As a cable subscriber, you know that you need at least one cable box to access all your favorite programming, but a recent change in FCC policies may require that you rent or buy even more cable boxes to access even the most basic services.
Currently, cable systems don’t scramble what’s called “basic tier” services (broadcast stations, government, educational and public channels) – which means you can buy basic service and simply plug the cable into a digital set to watch these channels without a set-top box.
Since 1994, the encryption of these basic channels by cable companies has been prohibited by the FCC, but this October the commission voted to finally allow it – beginning Dec 10.

What’s the Point?

Cable companies and the FCC cited a number of reasons for allowing broadcast encryption.
First of all, by having the ability to scramble everything, cable companies can “reduce theft” (keep people from watching channels they don’t pay for). Secondly, with the new system, cable companies will be able to activate and terminate service remotely, which means they won’t have to send out a technician everytime a customer wants to change their plan.
These sounds like some pretty nice benefits – more technicians available for the more difficult installations, no more interrupting your schedule to wait for the cable guy – but the cable companies avoid touching on the effect these changes will have on many consumers.

What’s the Catch?

Many American households with cable service have a number of “secondary” TV sets – in the bedroom, in the kitchen, etc. – that need only be plugged into the wall to get broadcast channels like ABC, NBC, Fox, and CBS. With these newest changes, these consumers would now be required to buy a separate cable box for each set in their house to gain access to even these basic channels.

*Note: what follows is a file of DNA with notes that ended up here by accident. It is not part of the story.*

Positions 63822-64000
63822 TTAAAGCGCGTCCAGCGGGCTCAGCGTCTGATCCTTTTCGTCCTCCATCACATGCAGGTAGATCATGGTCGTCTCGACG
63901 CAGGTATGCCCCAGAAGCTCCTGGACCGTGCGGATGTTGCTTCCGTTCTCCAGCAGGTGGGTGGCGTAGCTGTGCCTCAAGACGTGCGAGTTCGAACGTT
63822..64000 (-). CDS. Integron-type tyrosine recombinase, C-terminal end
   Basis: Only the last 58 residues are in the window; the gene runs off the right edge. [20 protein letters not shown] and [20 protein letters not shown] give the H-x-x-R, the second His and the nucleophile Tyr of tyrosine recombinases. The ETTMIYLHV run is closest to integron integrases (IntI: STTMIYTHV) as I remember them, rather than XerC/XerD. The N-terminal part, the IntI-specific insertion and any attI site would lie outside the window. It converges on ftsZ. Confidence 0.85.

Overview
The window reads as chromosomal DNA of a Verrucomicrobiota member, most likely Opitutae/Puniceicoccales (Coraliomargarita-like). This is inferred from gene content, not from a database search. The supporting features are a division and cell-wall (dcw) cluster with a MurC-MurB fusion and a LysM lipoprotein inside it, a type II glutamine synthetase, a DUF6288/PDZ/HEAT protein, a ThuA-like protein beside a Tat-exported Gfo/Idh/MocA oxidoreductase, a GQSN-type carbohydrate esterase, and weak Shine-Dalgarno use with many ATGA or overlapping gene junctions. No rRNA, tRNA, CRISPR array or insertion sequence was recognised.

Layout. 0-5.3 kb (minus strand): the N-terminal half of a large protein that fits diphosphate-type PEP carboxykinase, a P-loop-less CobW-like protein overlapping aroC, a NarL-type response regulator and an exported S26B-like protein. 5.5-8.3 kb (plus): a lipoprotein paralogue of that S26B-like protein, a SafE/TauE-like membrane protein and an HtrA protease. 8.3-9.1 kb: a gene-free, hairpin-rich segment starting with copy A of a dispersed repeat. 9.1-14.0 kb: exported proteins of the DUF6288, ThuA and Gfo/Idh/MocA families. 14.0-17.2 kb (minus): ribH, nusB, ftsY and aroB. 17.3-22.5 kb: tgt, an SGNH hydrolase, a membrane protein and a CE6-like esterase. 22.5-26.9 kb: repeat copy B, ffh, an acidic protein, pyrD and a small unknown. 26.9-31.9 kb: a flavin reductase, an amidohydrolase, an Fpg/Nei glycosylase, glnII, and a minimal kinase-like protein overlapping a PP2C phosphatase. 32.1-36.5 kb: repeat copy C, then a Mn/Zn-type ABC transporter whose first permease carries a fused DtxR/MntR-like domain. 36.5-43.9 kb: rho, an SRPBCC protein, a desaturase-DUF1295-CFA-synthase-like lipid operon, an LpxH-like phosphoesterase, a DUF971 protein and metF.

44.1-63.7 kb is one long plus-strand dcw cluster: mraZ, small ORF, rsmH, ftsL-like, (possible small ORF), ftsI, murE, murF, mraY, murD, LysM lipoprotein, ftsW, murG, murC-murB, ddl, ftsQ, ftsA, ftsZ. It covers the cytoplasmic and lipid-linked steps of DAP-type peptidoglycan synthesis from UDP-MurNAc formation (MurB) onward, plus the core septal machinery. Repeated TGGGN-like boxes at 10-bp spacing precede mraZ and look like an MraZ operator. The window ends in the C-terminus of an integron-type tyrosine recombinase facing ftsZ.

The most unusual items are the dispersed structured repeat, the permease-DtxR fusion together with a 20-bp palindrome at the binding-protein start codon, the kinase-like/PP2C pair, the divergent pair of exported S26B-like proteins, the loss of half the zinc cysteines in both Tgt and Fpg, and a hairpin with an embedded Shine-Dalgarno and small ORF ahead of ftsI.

Luckily, the FCC is requiring cable companies to give two free converters to households with only basic service (for two years), as well as one free box to everyone else for one year, after which the cable companies would be able to sell or rent the boxes to customers.
However, this FCC ruling mentions nothing about the boxes being HD, which probably means cable subscribers will have to fork out an extra $10 a month per box to access basic HD channels.
For basic service subscribers, it will make more sense to just buy an HD antenna, which doesn’t require any kind of monthly subscriptions but still provides you with the same broadcast channels in HD.

What This Means for The Future of Cable

For the last decade or so, cable companies have been trying to make up for revenue losses due to:

  • Competition from satellite, telecoms, and web-based television
  • Higher costs for content licenses on sports and other programming
  • Increased spending on technology for extras like HD and on-demand

They close this revenue gap by raising prices on subscribers (an average of 5% increase each year). This constant hiking of prices is driving more and more cable subscribers to ditch cable for cheaper alternatives (“cut the cord”), which in turn causes cable companies to lose more money, which they have to make up for by nickel-and-diming their loyal customers.
It’s a vicious cycle.
It seems apparent that something’s gotta give – the way the general population consumes television needs to change. We already see small pockets of consumers finding realistic alternatives, but until there’s a simple, comprehensive solution available to the general population, the light at the end of the tunnel is still a long way away. But as Linda Sherry of Consumer Action puts it, “People have to ask themselves if cable TV is something they want and can afford, because it’s going to continue to go up in price.”
While this recent change will come with some benefits for consumers on one hand, on the other hand it’s simply another way for cable companies to squeeze another few dollars out of their subscribers. If nothing else, how cable companies make this transition will show consumers whether their cable providers are really interested in providing quality customer service, or if they’re only interested in their bottom line.